I’ve written before about hygge. Pronounced “hooga”, this is a Danish concept (how I ache to be Scandi Cool) of cosiness, well-being, being around loved ones, and taking care of yourself – in a non-guilty, indulgent sort of way.
It’s mostly synonymous with Christmas, but checking out Instagram I see hundreds of posts that celebrate Summer Hygge. Sunshine, beaches, water, smiles. Well-being. Peace. A sense of self.
I’m currently emerging from a period of black dog. I’m not ashamed to admit that. I’m trying all the recommended treatment – fresh air, exercise, sleep, medication, therapy. The biggest lesson I’ve learnt, and the hardest medicine to swallow, has been that of self care.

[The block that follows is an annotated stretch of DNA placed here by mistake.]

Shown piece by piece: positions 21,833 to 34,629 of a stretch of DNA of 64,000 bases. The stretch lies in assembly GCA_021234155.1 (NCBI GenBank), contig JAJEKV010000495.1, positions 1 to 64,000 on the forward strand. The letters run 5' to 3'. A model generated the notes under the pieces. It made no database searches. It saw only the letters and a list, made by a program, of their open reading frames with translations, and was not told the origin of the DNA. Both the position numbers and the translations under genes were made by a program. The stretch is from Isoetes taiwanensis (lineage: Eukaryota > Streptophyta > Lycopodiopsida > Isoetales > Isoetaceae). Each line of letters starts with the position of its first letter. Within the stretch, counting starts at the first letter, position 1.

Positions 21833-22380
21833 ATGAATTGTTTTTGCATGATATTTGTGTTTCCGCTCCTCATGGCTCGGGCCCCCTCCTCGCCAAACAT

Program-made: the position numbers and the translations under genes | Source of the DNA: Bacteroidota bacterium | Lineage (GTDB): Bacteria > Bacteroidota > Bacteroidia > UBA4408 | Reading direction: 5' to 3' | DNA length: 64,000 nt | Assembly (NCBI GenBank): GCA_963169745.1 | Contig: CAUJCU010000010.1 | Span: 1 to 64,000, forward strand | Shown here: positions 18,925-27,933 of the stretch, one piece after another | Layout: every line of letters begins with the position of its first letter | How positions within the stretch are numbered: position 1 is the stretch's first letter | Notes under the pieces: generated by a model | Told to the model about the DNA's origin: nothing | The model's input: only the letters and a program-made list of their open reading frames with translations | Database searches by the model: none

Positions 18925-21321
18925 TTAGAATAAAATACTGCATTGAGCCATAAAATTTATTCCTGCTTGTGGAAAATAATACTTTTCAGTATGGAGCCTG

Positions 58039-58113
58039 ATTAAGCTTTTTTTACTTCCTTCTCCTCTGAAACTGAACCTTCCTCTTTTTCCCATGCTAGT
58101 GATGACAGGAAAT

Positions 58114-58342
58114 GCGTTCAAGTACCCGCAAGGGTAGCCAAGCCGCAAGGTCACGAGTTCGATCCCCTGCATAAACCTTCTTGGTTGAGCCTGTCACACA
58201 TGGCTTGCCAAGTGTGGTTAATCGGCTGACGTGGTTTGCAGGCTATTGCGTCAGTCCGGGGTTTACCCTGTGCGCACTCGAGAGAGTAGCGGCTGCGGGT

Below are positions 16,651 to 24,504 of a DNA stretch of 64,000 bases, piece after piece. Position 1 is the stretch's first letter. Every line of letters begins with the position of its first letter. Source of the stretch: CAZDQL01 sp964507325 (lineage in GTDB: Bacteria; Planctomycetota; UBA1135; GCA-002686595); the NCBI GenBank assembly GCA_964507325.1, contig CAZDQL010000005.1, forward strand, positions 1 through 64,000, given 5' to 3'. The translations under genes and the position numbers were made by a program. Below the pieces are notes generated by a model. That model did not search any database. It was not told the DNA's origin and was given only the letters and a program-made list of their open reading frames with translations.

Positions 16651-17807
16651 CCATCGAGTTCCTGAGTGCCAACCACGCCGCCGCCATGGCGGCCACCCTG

In the UK, we are absolutely rubbish at self care, and at hygge. The CIPD reckons that although our hours of overtime have decreased in recent years, the average full-time working week here is 39.1 hours.
Meanwhile, our Danish friends average 33 hours a week. Standard hours are 8am to 4pm. Presenteeism apparently does not exist. By 4.30pm, workers are at home with their family.
My mission in the coming weeks is to embrace hygge. I’m off to a good start, I feel. This week I hit the beach after work on Monday, and took myself out for dinner. I enjoyed my pole fitness class on Tuesday.
On Thursday, I celebrated the start of the school holidays with a teatime picnic with a gaggle of parents and friends. On Saturday, I spent most of the day at the beach, my daughters tumbling down sand dunes and chasing each other in a freshwater stream.
This morning, I sorted my desk in a new-found home workspace. I helped a friend DIY in her new studio. I treated myself to posh pizza takeaway, and enjoyed every crumb.
I needed this. I crave this. The standard position, I feel, in the UK is to feel guilt and shame for indulging yourself.
Let’s not do this to ourselves anymore. Let’s hygge.